Music Reviews

Album Review: The Lathums – Ghosts EP

Gemma Cockrell

Wigan four-piece The Lathums have returned with their latest EP ‘Ghosts’, written during quarantine and produced by James Skelly. With a handful of EPs already under their belt, they have defined themselves as one of the most exciting upcoming indie bands.

If you have listened to the band before, then the EP may not be exactly what you’d expect from them, and it might take you by surprise a bit. Indie guitar bands run the risk of becoming stuck in a rut, as many end up recreating the same song or album again and again, but not The Lathums. They are not afraid to experiment and take risks, in fact, they thrive off doing so. Being unafraid to take risks and experiment is what makes them special.

Expectations are pointless, because The Lathums have no limits

The band uses hints of influence from other artists, ensuring that whilst taking inspiration, the tracks are still very much their own ideas and concepts. ‘Ghosts’ includes ska influences, and elements of Madness, but the songs couldn’t have been made by anyone but The Lathums – the sound is very much their own. The influence of Madness seems fitting seeing as The Lathums were the first band to play at The Blackpool Tower since Madness in the 90’s.

However, these experimentations do not mean that the band have strayed too far from their indie roots. I See Your Ghost was the lead single, and it is still very much an indie track: Johnny Cunliffe’s grooving baseline, Ryan Durran’s classic indie-rock percussion, and Scott Concepcion’s explosive and unique guitar solo are all factors that ensure that indie fans will still love it. It is very much still an indie tune.

One of the most stand out aspects of the lead single are the impressively fast paced vocals by lead singer Alex Moore. During their TV debut performance on BBC 2’s Jools Holland Show as well as their live-streamed show from The Blackpool Tower, watched by over 2000 people, Moore proved that these vocals are no difficulty for him to perform live, as they sounded just as impressive as they do on the studio version.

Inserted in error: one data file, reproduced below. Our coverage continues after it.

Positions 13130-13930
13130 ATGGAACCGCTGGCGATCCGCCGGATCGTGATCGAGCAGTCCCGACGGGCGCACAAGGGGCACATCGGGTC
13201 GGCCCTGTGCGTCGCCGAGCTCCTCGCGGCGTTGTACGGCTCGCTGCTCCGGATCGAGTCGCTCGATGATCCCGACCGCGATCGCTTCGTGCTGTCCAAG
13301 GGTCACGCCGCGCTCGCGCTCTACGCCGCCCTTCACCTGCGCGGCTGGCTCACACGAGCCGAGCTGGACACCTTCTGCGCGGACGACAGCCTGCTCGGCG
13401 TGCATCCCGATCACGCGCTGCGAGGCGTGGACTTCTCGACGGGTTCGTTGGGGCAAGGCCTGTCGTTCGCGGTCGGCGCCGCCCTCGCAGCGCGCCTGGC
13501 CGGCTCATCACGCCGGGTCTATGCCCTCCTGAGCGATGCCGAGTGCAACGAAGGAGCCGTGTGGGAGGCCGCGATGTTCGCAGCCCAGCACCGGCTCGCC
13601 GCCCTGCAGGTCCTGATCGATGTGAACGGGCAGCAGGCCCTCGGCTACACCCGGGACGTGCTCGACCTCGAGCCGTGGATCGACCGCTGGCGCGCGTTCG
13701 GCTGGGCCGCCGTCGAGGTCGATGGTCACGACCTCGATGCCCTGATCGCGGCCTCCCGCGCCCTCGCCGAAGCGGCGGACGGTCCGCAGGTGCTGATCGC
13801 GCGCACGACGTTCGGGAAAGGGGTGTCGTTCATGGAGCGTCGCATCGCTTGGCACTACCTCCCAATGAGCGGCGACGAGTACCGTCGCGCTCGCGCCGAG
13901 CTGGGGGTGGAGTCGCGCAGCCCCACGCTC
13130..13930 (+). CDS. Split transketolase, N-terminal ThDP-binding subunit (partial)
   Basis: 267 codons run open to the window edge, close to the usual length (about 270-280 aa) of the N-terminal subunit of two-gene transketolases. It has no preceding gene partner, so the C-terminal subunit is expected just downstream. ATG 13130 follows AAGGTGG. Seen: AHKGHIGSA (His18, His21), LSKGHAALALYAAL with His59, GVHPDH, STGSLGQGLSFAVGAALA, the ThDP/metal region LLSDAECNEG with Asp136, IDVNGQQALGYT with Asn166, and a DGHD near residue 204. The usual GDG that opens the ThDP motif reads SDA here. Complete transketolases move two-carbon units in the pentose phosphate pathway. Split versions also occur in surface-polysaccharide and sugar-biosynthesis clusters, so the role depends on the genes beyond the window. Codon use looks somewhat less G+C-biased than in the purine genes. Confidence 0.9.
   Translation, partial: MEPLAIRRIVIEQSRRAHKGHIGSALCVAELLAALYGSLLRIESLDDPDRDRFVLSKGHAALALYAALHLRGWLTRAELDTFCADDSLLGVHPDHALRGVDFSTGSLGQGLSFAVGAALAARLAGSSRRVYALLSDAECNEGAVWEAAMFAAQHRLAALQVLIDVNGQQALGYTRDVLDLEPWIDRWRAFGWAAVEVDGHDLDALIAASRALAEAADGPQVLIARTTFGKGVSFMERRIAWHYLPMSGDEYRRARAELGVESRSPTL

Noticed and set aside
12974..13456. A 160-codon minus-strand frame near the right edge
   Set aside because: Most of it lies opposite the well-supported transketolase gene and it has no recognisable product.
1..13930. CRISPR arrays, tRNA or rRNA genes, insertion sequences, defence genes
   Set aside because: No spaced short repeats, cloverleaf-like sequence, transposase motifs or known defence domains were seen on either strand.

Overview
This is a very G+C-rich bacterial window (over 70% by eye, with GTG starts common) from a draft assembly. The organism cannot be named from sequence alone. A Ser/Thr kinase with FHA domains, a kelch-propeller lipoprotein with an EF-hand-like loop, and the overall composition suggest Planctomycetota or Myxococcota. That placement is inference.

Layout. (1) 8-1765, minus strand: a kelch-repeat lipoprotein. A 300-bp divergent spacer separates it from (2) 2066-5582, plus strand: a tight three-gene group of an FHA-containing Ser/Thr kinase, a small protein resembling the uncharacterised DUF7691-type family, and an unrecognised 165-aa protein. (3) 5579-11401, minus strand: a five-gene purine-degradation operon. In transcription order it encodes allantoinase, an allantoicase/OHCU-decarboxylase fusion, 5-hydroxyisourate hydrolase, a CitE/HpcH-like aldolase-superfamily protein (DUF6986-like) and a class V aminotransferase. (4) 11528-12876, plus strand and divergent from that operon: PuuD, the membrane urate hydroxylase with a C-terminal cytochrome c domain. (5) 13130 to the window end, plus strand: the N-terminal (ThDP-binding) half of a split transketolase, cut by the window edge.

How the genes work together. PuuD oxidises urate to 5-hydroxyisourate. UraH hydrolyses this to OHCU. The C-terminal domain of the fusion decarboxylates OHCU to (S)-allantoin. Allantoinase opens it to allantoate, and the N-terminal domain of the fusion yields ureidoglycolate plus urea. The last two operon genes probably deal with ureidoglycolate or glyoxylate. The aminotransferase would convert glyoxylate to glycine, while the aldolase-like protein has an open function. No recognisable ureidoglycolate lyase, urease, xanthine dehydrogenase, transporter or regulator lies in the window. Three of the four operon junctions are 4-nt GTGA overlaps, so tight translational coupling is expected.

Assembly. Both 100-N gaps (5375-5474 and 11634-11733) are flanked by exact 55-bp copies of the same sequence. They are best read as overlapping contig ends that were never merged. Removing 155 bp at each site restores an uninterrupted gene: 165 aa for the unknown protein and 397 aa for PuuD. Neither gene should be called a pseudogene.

Some of the songs on the EP are older than the band itself – All my Life being one of these, released in July 2020, but written long before this. Therefore, despite I See Your Ghost being the lead single of ‘Ghosts’, the lead single wasn’t the first taste that fans received of the EP. All my Life was the first song Moore ever wrote, back when he was a young teenager. It is a slow-burning, heartfelt ballad, and it is a moment where Moore’s vocals really shine. The melancholy, slow tempo, and stripped-back nature of the song accentuates his talents as a vocalist, allowing all of the listener’s focus to be directed towards him.

Other songs on the EP were written or finished during their time in the studio this year. Corporation Street is one of these – it was written during quarantine by Moore, but it took a while for the band to perfect the track. A bouncy, jaunty, catchy, and energetic tune, it is joyous and uplifting to listen to. Foolish Parley, the closing track of the EP, features reverbed guitars, a warm 60’s beat, and rapid vocals. Just like Corporation Street, it is an insanely catchy and infectious tune.

The melancholy, slow tempo, and stripped-back nature of the song accentuates his talents as a vocalist

The band used this EP to give people a different taste than what fans would expect, in order to show that there’s a lot more to the four-piece than meets the eye. Expectations are pointless, because The Lathums have no limits. The EP, despite only being four songs long, has a bit of everything – it dips into different genres, but not so much that the EP can be put into a box.

This EP marks The Lathums as one of the most refreshing and exciting upcoming bands right now. Despite being relatively early in their career – they haven’t released their debut album yet, but it is in the works – their fanbase is growing rapidly. 2020 has been a huge year for them, and the band have so much momentum; there is no doubt that their future is a bright one.

Gemma Cockrell

Featured image courtesy of Maurice Von Mosel via Flickr. Image license found here. No changes made to this image.

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